'Amazing Fantastic Incredible': Marvel Comics impresario Stan Lee disappears in his own illustrated biography
January 3, 2016 12:00 AM
By Tom Scioli
Early on in “Amazing Fantastic Incredible: A Marvelous Memoir,” Stan Lee addresses the obvious irony that the most famous creator to come from comics does not know how to draw. Mr. Lee tells us he actually can draw but lacks the confidence to share his drawings. If Stan Lee could let down his guard and put his carefully crafted public persona aside, he might be able to deliver an autobiography worth reading.
"AMAZING FANTASTIC INCREDIBLE: A MARVELOUS MEMOIR"
By Stan Lee and Peter David
Illustrated by Colleen Doran Touchstone / Simon and Schuster ($30).
Seventy-five years into his career, Mr. Lee is internationally known as the front man of Marvel Entertainment, with Hitchcockian cameos in the company's various superhero blockbusters. To the uninitiated, Mr. Lee edited and co-wrote with few exceptions the entire line of Marvel Comics in the 1960s, wrangling an inter-textual continuity among the various superheroes. Imbuing these stories with sitcom-style dialogue, Mr. Lee and his collaborators Jack Kirby, Steve Ditko and many others created the blueprint for the way superheroes are handled in all media to this day.
This book, like everything Mr. Lee ever did, is a group effort. Peter David and Mr. Lee’s production company, POW! Entertainment, are listed as co-writers. Mr. David is a fan-favorite writer best known for his long run on “The Incredible Hulk.” Mr. David makes an appearance in the book as a young recipient of Marvel's self-descriptive No Prize, an empty envelope sent to precocious fan letter writers. Bearing the largest burden of the division of labor is artist Colleen Doran, celebrated creator of “A Distant Soil” and an Art Institute of Pittsburgh alumna. This could not have been a fun comic to draw and lacks the nuance and mastery of Ms. Doran’s other works such as her run on Neil Gaiman’s “Sandman.” This is a different type of assignment: 190 pages is a lot of real estate to fill on a vanity project in which no one, including the titular author, seems that emotionally invested. The art communicates Mr. Lee’s message clearly but with no elan. The drawings are hurried, utilizing every shortcut available, making the book very hard on the eyes. Like so many of the comics Mr. Lee oversaw, deadline seems to be king.
The world in this book is a lonely, sparsely populated landscape, framed as one of Mr. Lee’s numerous speaking engagements, but it quickly morphs into something resembling a vaudevillian adaptation of “Waiting for Godot,” consisting mainly of good-natured pitch meetings between Mr. Lee and Marvel Publisher Martin Goodman. Mr. Lee’s boss and uncle serves as a one-dimensional foil whose role is to express doubt over Mr. Lee’s brainstorms and breakthroughs. It’s a perfunctory telling of a life story, with none of the color or flavor of the various eras Mr. Lee has lived through. There’s a sameness to all the decades in this book's convoluted chronology. The 1970s look like the 1990s look like the 1940s. The stage show conceit is carried through all the way to the final curtain, where Mr. Lee and his inner child walk toward a Manhattan Valhalla to share a milkshake.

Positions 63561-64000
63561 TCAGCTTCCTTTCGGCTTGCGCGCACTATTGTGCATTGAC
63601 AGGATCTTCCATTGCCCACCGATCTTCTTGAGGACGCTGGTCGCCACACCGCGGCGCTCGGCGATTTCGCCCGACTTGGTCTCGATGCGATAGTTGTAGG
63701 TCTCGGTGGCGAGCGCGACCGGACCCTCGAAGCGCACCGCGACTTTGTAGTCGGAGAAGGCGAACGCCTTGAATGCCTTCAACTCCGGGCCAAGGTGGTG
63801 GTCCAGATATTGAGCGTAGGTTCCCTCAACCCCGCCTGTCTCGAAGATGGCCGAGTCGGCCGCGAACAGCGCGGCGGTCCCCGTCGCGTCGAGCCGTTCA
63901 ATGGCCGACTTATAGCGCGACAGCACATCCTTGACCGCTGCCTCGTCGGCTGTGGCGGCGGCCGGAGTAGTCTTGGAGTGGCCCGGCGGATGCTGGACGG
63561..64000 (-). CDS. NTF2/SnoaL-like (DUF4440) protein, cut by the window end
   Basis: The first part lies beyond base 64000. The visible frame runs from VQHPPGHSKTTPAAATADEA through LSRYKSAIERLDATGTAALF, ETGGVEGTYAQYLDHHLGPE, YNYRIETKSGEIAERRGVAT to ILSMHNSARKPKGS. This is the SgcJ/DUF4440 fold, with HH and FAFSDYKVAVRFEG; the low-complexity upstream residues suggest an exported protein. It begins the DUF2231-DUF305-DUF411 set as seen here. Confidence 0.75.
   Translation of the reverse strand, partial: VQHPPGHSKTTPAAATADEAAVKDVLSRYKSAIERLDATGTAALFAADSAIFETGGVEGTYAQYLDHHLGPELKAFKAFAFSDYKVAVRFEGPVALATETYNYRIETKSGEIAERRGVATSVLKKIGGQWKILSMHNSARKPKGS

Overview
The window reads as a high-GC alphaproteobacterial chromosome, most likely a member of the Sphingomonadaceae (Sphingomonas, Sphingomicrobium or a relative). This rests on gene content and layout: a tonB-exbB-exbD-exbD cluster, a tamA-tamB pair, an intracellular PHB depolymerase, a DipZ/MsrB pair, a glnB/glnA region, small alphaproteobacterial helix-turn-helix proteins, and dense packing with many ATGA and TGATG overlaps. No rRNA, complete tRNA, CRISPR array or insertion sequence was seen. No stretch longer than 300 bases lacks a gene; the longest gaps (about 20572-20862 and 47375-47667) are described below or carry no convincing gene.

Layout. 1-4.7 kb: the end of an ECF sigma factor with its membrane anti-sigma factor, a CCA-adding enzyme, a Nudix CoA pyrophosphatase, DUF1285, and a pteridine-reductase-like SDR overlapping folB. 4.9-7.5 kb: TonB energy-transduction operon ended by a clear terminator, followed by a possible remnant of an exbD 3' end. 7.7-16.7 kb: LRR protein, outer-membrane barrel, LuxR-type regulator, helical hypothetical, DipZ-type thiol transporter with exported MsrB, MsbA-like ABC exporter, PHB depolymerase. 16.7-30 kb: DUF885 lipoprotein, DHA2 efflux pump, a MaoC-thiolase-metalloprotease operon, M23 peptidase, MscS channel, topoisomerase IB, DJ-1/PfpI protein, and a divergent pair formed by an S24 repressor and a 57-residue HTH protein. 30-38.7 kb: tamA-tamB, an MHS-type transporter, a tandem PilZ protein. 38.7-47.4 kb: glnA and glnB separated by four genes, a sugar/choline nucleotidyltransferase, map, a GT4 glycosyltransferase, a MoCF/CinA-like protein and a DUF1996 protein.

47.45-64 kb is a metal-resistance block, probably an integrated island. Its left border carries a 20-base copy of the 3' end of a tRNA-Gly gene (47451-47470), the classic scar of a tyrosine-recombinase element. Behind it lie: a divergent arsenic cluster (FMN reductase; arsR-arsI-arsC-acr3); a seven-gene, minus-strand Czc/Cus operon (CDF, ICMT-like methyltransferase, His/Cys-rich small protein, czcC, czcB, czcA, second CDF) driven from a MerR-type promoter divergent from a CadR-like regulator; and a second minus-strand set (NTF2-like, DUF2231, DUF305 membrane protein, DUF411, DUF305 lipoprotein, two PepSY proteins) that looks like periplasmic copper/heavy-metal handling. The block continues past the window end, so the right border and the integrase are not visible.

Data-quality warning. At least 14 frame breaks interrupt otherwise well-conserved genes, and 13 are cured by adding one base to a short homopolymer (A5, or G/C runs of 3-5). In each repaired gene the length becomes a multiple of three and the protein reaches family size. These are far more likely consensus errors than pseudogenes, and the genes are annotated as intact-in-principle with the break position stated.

The book bears no sign of being written by a comic book insider, no insight into the Wertham congressional hearings of the 1950s that threatened the existence of comic books or other big moments in comics history that you couldn’t find in a Wikipedia entry. Mr. Lee could’ve written the definitive graphic novel depiction of comics history in its native language, the medium that made him famous.
Therein lies the problem. Mr. Lee has led an interesting life and he is an expert in the comics form. He was a part of the industry for almost its entire history. He could've created a great “graphic memoir.” What we get instead is a “graphic press release.” Comics have always resided somewhere between art form and commercial product, a legacy that is difficult to shake even this far into the form's evolution. This book reads as if it was concocted in a boardroom. “We need a Stan Lee autobio comic in time for Christmas!”
There’s no real through line to the narrative, just endless digressions, paper-thin anecdotes and name dropping, little more than a gallery of celebrities he’s met, such as Fabio, who gets a full splash page devoted to him. None of the people he meets come to life in any way, including Mr. Lee himself. It’s just witty things he’s said at cocktail parties. The various people who pass in and out of the narrative are little more than props in his life story. Life, for the cameo king, is just a series of cameos.
I did not enjoy my time spent with this shallow manufactured Stan Lee. In an alternate parallel universe where the author treated this book with honest intent, we might’ve gotten a sense of the real guy behind the sunglasses and mustache. We see hints, but “Smilin’ Stan” backs away from controversy and the genuine. Being glib and defensive is a debilitating limitation for an author.
Tom Scioli is a Pittsburgh-based cartoonist and creator of the “American Barbarian” series. He currently draws and co-writes the “Transformers vs. G.I. Joe” series.
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